Lives and works in London, United Kingdom.
In looking at Damien Meade’s recent work we are reminded that there is a cleaving at the heart of painting. Painting is not singular, it is noun (the thing of it) and it is verb (the doing of it); it is object and it is process. Cleaving is a helpful term here, meaning equally to split apart, and counterintuitively, to join together. So, while each of these paintings (objects) is self-evidently the result of painting (process), reflexively the paintings (objects) also serve incrementally to reveal the sequence of touches and decisions that constitute their painting (process). The works in the gallery invite us to look questioningly and hungrily, and in so doing, our looking echoes the way that the painter builds, scrutinises, and transforms his subjects in the studio.
The dynamic negotiation between the twin activities of making and looking has many further parallels which permeate these paintings. There is a live and inconclusive to-and-fro between image and object, description and embodiment, deep history and (im)possible future(s), growth and decay, presence and absence, seduction and repulsion, and so on.
The works in this exhibition fall into two distinct series, portrait-type paintings and monochrome- type paintings, and yet in both cases, the subject (the thing being depicted) is itself made in the studio (through clay modelling, photo collage and digital editing) in order to then be painted. In Untitled (DM2203) 2022 the runnels gouged by the sculptor’s fingers through the model’s bobbed hair mimic her own habitual action of sweeping-back her locks. Highlights articulating the rough clay relief are momentarily confused with patination scuffing the canvas surface. In looking closely, we see these signs of time-passing are simultaneously the result of leaving the painting incrementally unfinished, and of painting-in those signs of wear and tear. Whether the painting is approaching completeness or softly dissolving before us is purposefully unclear. Uncertainty is a gift from the painter to the looker, and it should not be confused with arbitrariness. The great curving sweep of hair emanating from the model’s temple is mirrored in the shape of the brow and nose, causing the nose to be pulled to a sharp peak. The underside of the nose is a dense wine-coloured darkness which echoes a similar shadow where a weight of hair curtains the jawline. Here the red tint becomes a blackness of microscopic cosmic infinity, revealed to us as a speculative space to become lost in, in the same way that other worlds are revealed by the drawing back of curtains in Velazquez’ The Spinners or Vermeer’s The Allegory of Painting. As we are looking, wondering, the model’s eyes gaze too, into middle distance, unfocussed, and suggest a moment of internalised introspection. Looking from the right eye with its light-tipped angular lids, to the soft sfumato left eye, we realise that in consolidating this head into whole we lookers have relied on our pattern- recognition brain to dance too lightly over these moments of disconnection before us. These eyes barely belong to the same head, and yet we so badly want to believe that they do.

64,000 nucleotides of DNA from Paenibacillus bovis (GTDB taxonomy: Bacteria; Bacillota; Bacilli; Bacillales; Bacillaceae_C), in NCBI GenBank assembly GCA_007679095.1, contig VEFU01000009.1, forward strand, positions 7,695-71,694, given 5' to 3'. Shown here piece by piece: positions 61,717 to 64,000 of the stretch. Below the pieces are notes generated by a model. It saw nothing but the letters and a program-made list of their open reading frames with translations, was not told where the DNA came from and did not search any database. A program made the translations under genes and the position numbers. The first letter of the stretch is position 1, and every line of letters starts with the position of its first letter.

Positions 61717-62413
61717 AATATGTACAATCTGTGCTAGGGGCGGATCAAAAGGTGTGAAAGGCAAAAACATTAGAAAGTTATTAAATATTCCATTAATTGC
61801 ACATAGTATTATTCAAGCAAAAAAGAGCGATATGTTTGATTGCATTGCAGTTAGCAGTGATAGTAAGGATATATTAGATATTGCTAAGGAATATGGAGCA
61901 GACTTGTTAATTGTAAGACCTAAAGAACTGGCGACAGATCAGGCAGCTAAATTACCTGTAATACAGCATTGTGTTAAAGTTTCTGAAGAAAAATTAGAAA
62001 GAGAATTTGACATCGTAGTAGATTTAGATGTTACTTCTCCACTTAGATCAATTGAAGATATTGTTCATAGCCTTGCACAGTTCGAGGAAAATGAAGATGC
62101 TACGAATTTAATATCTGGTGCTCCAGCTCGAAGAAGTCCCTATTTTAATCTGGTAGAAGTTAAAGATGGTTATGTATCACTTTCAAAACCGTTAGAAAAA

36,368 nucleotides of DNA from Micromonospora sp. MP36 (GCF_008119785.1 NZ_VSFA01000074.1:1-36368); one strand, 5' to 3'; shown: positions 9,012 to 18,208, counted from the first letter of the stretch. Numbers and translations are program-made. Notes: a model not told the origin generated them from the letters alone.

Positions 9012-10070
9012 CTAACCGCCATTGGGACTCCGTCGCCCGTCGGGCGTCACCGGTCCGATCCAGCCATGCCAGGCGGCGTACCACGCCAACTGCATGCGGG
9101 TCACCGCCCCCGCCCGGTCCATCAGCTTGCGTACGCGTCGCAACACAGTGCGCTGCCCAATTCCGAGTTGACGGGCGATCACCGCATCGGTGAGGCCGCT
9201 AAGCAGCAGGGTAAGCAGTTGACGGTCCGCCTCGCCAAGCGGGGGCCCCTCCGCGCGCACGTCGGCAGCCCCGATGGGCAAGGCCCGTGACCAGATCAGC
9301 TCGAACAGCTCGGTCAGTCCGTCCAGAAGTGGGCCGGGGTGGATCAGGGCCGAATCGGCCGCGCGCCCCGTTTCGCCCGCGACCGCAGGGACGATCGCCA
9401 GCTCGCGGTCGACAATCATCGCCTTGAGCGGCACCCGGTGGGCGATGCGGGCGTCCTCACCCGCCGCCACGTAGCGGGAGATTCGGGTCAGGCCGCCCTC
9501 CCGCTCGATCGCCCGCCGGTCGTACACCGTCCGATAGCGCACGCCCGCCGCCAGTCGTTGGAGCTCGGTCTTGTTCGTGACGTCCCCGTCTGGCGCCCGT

Throughout these paintings the heads hover above twisting torsos and immediately absorb the viewer in their relationships between facture in clay (and through subsequent digital processes), and in paint, and latterly in the picture-building achieved by active looking. Their elongated format serves to hide-in-plain-sight even stranger transformations that occur at the paintings’ extremities. In Untitled (DM2205) 2022 the model’s chest and arm seem to have been discovered, rather than constructed, like the way Ernst reveals his apocalyptic landscape in Europe After the Rain. As this puckering paint forges contours and so begins to coalesce form, details emerge. In many of these portraits, the figures wear cable knit sweaters. These aren’t the cosy knitwear of 1970s suburban hippiedom however, as the stitches are as likely to morph and mutate into scuttling beetles, or slippery fish scales, or chainmail. These peripheral transformations offer yet more unresolvable uncertainties as the viewer’s inquisitive gaze navigates the rhythms and counterpoints of each painting.
The mobile gaze is equally questioning as it navigates the slab-like surfaces of this exhibition’s monochrome-type paintings. Where the portrait-type paintings employ emptiness from which (and into which) the subject evolves (and dissolves), the monochromes in their edge-to-edge pink density provide an unrelenting mass from which space is excavated as the sculptor’s fingers push into its sticky depths. This opening-up of space within matter is then re-made with brush and paint. Clay is an earthy particulate bound into a thick medium, and so too is oil paint. The mimetic relationship of paint and clay expands the exploratory gaze into a haptic gaze. The softness and squelchy wetness as the sculptor’s fingers push into the clay body is felt by the eye as it traces each pull of the painter’s brush across the surface.
Meade’s new works separate and meld the objectness of painting from-and-with the process of painting, and in so doing they foreground the delight and agency of looking at painting. As we indexically read the traces of actions accreted onto the painting surface, and weave into that membrane the colliding histories and signs conjured by the image, so too do we achieve a kind of speculative way of being with the painting. Because the painter holds all dynamic possibilities in play, not allowing the works to settle into becoming a reductive, singular thing, looking retains the thrill of making. With each new gaze into and across the painting, it comes to life again;endlessly becoming something, and each new something is subtly and strangely transformed.
Text written by Dan Howard-Birt